The game says it is for ages eight and up, although I bet you could play it with a younger kid who is good at following directions. I’ve even involved my three-year-old in a game between my husband and me.
This game is all about imagination and creativity. Each player gets a set of cards, each with a surreal image on it. While the directions are a bit more complex than this, the main idea is to match an image with a similarly abstract title for that image.
To win, you have to think metaphorically. While playing it doesn’t require reading or writing, you do need to be able to think in a literary fashion. The game says it is appropriate for kids six and up, but you’ll probably end up with very obvious or confusing titles if you play with kids on the younger end.
In many ways, Quirkle is Scrabble with shapes. But it’s so much more. Instead of creating words, you create matching patterns, like a block version of poker. The bright colors on the black blocks are strikingly pretty and make it easy to spot potential patterns. Quirkle helps kids with visual analysis, strategy, and pattern-matching. Because it doesn’t involve reading, it’s also good for kids with weaker reading skills. The manufacturer recommends the game for kids six and up.
These two games are cooperative games, where players work together rather than competing. But don’t expect a round of kumbaya – the board is a much more challenging competitor than you would be towards each other. In fact, in good cooperative games, the players lose or nearly lose most of the time.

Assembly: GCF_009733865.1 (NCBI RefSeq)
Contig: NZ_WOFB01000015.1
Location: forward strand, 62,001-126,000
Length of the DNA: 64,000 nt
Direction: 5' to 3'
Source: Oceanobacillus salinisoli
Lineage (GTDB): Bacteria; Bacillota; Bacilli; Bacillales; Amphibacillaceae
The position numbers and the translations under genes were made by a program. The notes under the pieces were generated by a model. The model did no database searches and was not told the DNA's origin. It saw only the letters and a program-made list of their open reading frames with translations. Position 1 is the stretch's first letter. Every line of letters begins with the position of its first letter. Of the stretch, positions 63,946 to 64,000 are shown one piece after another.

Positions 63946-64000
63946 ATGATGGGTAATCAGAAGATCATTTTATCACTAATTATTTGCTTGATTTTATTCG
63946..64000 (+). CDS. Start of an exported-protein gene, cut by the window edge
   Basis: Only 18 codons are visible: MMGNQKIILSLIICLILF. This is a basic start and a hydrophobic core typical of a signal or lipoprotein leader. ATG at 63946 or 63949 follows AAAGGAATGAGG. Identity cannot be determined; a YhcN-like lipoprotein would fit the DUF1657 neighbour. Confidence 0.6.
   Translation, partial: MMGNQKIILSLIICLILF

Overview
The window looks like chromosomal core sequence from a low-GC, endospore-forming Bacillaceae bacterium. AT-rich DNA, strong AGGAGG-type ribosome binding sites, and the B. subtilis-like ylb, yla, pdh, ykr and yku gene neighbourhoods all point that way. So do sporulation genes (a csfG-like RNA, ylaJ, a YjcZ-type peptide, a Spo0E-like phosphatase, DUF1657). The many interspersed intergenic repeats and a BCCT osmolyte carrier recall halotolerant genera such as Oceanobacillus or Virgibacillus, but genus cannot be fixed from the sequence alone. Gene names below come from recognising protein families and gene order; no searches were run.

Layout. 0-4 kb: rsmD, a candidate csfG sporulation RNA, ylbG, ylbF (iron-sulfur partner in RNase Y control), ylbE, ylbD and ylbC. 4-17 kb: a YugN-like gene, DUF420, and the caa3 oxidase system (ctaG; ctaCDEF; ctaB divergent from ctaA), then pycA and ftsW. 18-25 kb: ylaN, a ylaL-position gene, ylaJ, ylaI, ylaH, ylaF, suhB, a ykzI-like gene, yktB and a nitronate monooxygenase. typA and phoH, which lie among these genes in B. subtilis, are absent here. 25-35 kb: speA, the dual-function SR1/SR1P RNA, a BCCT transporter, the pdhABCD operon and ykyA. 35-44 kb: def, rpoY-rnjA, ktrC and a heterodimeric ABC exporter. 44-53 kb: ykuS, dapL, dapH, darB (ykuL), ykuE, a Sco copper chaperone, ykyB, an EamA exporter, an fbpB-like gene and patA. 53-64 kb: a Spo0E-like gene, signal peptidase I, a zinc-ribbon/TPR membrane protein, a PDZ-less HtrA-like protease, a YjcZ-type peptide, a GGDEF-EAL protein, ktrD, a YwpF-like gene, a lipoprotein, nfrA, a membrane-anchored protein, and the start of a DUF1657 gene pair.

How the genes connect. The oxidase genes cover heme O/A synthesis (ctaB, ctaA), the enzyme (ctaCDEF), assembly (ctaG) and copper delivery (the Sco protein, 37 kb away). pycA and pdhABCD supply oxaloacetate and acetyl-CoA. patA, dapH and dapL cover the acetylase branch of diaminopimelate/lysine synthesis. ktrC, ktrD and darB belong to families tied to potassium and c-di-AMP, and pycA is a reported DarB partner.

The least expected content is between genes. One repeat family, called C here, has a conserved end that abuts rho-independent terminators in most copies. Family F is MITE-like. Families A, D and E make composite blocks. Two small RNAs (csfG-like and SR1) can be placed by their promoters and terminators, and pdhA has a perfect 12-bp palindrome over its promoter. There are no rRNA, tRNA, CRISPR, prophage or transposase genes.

Because you have to strategize together, cooperative games are inherently social. They’re also a great introduction to strategic brainstorming and teamwork. Because you’re helping each other, slightly younger kids can also join in the fun. Both games are recommended for 10 and up, but I suspect that you could play with younger kids too.
If you’re looking for cooperative games for younger kids, Peaceable Kingdom makes some lovely and genuinely fun ones. Playing Hoot Owl Hoot, players need to get a family of owls back to their nest before the sun rises. Unlike adult cooperative games, the game is actually weighed in favor of the players. But if you play with zero strategy – as small children often do – you can definitely lose. One time we had a total meltdown because “the baby owl didn’t get back to the nest!” This game is for four and up, although some three-year-olds could probably play.